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We study some of the molecular mechanisms that allow bacterial cells to grow and divide so efficiently. Our main model organism is the Gram+ bacterium Bacillus subtilis and we apply a broad combination of approaches, from structural biology to live cell microscopy.  We focus on fundamental questions but also apply our discoveries and expertise to validate new antibiotic targets.  

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How bacteria know where to divide?

This movie shows the bacterial division apparatus in action (beware: it´s been sped up about 100X !). It is a remarkable protein machine controlled by FtsZ, the bacterial homolog of tubulin. FtsZ sets the location and timing of division by self-assembling into a cytoskeletal structure - the Z ring - which serves as tracks to guide the inward synthesis of cell wall to produce the division septum. We study the proteins that regulate Z-ring assembly to ensure that division happens only at midcell and in perfect coordination with DNA replication. We apply genetics, biochemistry and structural biology to understand how such regulatory proteins affect the assembly of FtsZ and how this explains the spatio-temporal control of cell division. Because some of these regulatory proteins (MinC, MciZ) are inhibitors of FtsZ function, we hope that deciphering of  their mechanisms will generate insight for the design of cell division inhibitors with therapeutic potential.
How bacteria know when to grow and when to stop?


In contrast to what is commonly thought, bacterial growth does not cease because of lack of nutrients. It has to cease before cells run out of nutrients, to avoid the damages of error-prone and unbalanced biosynthetic processes (you don't want to keep running an engine without coolant in the radiator, isn't it?). A central molecule in informing the cell about nutrient availability is the nucleotide second messenger (p)ppGpp, also known as magic spot or alarmone. Normally present at a low basal level, the concentration of this nucleotide increases sharply when cells face starvation of a variety of nutrients, and also under certain stresses. Accumulation of (p)ppGpp then shuts down biosynthesis and redirects resources for survival functions instead of growth. We have been studying this signalling pathway and its importance when cells are starved for lipids. We have shown that (p)ppGpp is essential for surviving inhibition of fatty acid synthesis, and that cells that lack this signalling nucleotide do not notice that they are starved for lipids and kill themselves by continuing to grow in the absence of new membrane synthesis (very much like the car analogy above). This uncovered a very important role of (p)ppGpp in keeping biosynthetic processes coordinated and the dangers that ensue when coordination is lost. Because cells become highly vulnerable when they lack (p)ppGpp we are exploring this pathway as a novel antibiotic target. A simple video describing this project can be found here.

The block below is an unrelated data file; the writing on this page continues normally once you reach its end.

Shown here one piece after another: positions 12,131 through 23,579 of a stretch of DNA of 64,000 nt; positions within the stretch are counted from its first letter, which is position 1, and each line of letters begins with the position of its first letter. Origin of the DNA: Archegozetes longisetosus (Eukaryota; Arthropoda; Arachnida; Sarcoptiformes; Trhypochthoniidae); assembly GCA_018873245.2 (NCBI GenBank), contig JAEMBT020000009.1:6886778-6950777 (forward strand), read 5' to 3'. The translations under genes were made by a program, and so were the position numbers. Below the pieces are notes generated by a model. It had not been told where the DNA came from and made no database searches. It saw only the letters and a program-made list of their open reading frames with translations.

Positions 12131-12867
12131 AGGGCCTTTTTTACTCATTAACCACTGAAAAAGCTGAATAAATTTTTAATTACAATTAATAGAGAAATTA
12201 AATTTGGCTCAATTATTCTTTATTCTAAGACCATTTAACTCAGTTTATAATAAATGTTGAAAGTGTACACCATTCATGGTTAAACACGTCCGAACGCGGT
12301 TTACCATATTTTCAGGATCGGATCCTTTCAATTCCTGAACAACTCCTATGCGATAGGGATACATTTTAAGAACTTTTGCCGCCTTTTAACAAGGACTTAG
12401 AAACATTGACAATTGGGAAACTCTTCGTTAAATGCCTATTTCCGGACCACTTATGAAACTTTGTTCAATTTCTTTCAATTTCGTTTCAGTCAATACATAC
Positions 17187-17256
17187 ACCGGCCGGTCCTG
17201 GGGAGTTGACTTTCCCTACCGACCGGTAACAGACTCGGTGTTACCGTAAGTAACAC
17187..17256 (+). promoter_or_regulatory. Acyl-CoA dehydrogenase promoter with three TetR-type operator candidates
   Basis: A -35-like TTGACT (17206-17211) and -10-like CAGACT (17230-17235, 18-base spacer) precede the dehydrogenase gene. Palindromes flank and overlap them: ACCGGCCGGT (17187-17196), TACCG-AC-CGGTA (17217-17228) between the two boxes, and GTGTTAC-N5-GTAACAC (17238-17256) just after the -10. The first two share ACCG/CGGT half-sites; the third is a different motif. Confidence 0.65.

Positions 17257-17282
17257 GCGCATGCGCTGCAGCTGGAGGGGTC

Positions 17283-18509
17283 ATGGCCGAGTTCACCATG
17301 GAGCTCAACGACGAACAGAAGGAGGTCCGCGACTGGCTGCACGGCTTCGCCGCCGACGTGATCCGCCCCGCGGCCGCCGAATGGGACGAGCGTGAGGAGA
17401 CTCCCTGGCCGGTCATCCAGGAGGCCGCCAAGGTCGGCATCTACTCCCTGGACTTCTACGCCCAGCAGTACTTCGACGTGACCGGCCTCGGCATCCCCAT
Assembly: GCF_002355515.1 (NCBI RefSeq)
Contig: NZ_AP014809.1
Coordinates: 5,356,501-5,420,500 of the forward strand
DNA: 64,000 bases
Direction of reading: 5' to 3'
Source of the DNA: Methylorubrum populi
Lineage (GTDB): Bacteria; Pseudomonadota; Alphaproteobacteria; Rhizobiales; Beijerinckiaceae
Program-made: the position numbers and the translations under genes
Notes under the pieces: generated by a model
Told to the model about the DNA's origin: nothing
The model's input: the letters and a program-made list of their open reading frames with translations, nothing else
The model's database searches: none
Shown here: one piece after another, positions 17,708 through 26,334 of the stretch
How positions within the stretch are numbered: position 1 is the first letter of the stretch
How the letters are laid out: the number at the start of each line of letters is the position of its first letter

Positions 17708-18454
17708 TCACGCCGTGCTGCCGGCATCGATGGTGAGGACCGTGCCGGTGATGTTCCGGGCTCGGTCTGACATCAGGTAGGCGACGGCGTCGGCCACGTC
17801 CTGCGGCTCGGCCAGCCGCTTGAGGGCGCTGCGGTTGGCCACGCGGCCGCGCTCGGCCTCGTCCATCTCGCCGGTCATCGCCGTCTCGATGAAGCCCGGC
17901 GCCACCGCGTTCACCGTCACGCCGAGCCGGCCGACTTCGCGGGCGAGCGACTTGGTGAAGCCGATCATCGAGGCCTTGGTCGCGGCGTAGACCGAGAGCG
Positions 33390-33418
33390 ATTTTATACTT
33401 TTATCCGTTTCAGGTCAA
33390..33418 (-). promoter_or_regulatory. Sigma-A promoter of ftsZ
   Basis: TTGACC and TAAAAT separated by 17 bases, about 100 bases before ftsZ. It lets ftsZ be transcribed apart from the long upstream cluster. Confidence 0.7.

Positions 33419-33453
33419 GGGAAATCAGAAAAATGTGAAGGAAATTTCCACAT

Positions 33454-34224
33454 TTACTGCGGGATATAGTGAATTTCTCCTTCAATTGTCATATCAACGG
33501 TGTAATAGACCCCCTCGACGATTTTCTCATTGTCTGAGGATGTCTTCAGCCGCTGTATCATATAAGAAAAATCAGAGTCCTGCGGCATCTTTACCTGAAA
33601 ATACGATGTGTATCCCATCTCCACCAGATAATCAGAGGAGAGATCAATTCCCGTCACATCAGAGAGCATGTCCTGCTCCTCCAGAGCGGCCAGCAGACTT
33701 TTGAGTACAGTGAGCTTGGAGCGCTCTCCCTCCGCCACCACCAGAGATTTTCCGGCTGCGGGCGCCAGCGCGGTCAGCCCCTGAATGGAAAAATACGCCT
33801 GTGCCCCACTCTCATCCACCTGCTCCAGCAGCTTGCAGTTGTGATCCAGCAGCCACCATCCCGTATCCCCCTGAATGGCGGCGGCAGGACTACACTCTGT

How bacteria make their membranes? 

We still do not understand how the plasma membrane of bacteria is made. The enzymes and chemical reactions that produce phospholipids have been worked out, but how the insertion of new building blocks is organized in space and time, and how membrane synthesis is coordinated with cell growth remain fundamental questions of bacterial cell biology. There is still controversy whether membrane synthesis is restricted to specific locations, such as the division site, or happens throughout the cell, and to solve this we are applying modern fluorescence microscopy methods to determine the subcellular localization and dynamics of phospholipid-synthesizing enzymes and whether they function alone or in a multiprotein complex. We are also trying to devise the mechanisms that keep membrane synthesis coordinated with other biosynthetic processes. We have shown that part of the answer is ppGpp, since in the absence of this signal growth continues even when membrane synthesis is inhibited, leading to catastrophic death. We are still trying to understand how bacteria avoid making more membrane than necessary to encase their volume, something that is likely controlled by the acyl-transferase PlsX, the first enzyme in the path for phospholipid synthesis.

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